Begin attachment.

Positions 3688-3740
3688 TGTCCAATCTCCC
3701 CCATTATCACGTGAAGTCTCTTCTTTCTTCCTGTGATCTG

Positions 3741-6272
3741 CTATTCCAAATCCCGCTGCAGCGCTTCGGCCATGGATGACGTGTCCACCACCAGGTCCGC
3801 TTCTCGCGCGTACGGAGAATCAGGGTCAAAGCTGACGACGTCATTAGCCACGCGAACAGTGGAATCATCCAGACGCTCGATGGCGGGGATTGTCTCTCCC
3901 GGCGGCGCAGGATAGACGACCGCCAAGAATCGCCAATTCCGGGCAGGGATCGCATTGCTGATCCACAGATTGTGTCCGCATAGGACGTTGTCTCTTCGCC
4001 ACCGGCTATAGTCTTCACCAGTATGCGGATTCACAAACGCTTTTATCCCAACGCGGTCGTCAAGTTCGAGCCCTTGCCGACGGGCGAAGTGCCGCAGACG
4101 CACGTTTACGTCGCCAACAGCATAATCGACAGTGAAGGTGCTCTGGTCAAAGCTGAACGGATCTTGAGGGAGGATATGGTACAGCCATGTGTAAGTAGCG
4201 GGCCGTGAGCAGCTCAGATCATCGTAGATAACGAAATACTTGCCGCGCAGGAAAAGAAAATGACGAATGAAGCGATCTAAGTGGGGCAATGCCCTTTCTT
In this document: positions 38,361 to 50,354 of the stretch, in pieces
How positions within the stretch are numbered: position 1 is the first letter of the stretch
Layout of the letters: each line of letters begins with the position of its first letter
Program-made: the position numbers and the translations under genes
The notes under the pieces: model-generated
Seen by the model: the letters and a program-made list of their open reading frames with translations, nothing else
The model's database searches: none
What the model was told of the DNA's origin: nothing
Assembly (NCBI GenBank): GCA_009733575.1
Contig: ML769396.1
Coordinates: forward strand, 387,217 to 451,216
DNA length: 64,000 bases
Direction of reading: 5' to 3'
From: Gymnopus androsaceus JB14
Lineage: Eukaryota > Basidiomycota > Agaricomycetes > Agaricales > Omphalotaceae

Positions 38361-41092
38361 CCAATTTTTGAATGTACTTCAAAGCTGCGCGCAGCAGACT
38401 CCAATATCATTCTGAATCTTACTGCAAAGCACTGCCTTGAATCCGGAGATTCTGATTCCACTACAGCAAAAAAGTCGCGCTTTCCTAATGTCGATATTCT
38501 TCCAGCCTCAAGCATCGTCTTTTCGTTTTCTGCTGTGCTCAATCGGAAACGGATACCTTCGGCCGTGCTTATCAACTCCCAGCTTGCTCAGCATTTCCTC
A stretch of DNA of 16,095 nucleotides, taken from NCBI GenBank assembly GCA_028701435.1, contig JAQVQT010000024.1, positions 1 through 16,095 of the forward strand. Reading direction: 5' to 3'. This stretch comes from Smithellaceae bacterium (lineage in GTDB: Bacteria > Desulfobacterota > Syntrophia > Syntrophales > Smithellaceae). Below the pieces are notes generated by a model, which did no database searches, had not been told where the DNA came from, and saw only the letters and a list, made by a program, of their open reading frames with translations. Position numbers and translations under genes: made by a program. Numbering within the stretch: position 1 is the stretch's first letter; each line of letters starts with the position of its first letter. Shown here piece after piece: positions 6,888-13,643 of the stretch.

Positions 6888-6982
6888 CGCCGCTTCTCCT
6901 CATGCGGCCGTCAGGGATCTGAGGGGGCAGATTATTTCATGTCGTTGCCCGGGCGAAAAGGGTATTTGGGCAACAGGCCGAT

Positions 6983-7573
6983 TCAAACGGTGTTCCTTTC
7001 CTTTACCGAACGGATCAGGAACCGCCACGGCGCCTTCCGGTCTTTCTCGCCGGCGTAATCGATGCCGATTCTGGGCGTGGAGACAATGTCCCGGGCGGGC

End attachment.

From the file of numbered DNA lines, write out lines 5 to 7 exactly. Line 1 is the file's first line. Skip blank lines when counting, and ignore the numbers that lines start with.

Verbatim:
3741 CTATTCCAAATCCCGCTGCAGCGCTTCGGCCATGGATGACGTGTCCACCACCAGGTCCGC
3801 TTCTCGCGCGTACGGAGAATCAGGGTCAAAGCTGACGACGTCATTAGCCACGCGAACAGTGGAATCATCCAGACGCTCGATGGCGGGGATTGTCTCTCCC
3901 GGCGGCGCAGGATAGACGACCGCCAAGAATCGCCAATTCCGGGCAGGGATCGCATTGCTGATCCACAGATTGTGTCCGCATAGGACGTTGTCTCTTCGCC